I’m not a teacher, but last night I dreamt I was. I was teaching in a one-room, any age, school house called the Creative Learning School. I covered the zoology and history sections and others covered math, physical sciences, esoteric sciences, culture, etemology, and fitness classes (different sorts of dancing, yoga, karate, gymnastics, swimming, and sports – free elective).
I was having a bug fest with my class. We began the two week Bug Festival learning section with a film montage of bugs in the sci-fi/fantasy movies, talked about what they thought was true about these bugs as portrayed in the movies, and then passed around a hat for each kid to pick the name of particular bug type from: bee, ant, hornet, butterfly, water beetle, scarab, potato bug, aphid, flea, spider, preying mantis, grasshopper, cricket, cockroach, etc. This bug was what they’d write about for the next two weeks, taking notes, writing stories and poems about, outlining a report that would cover the bug’s life cycle, social network, and and how it related to other species, including us, and any cultural or historical connations it might have.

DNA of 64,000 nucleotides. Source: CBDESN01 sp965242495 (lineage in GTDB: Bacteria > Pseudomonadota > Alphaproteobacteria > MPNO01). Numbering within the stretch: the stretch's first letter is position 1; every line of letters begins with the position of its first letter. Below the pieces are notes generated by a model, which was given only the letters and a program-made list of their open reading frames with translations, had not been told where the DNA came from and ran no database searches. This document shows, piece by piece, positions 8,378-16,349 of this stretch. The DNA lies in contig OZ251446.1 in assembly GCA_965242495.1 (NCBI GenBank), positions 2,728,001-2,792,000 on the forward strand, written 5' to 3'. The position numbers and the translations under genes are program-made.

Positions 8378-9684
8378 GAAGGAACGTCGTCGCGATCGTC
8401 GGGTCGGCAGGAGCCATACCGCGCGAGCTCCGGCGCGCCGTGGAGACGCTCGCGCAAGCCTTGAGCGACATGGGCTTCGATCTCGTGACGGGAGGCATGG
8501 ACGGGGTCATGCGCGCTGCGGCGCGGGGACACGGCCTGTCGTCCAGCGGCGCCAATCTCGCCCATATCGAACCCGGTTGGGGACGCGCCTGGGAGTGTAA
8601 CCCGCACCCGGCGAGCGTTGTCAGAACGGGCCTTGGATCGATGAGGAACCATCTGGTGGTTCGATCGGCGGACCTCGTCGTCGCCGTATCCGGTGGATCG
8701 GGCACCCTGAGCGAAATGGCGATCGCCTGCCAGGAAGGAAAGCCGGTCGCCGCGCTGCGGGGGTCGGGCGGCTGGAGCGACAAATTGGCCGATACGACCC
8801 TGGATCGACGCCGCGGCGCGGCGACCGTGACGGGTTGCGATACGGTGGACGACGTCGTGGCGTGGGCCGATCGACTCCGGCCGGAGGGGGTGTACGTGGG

The next day we went to the bug and butterfly exhibit at the Science Center where they could learn something about their bugs. After that, they could bring pet bugs in terrariums into the classroom and I’d bring some in to cover gaps the student’s themselves couldn’t cover.
We’d go on bug hunts in the woods, mostly just observing bugs in their natural environment.
We’d talk about and sometimes handle the bugs a little each day and there was fun stuff besides this.
We’d build bug models out of styrofoam balls, roundheaded straight pins (for the multifacetted eyes), construction paper, pipe cleaners, paint, glitter, and glue guns.
We played Kooties.
At the end of the section, each student made a class presentation in costume (provided from a closet in the back of the classroom) about the bug they chose.
The other learning sections were similarly presented: always hands on with the skills of note taking, writing (to include proper grammar and spelling), etemology, and math being utilized in conjunction, not separately.
It was fun and every child was fully engaged and enthused. I wish school had been like that when I was a kid.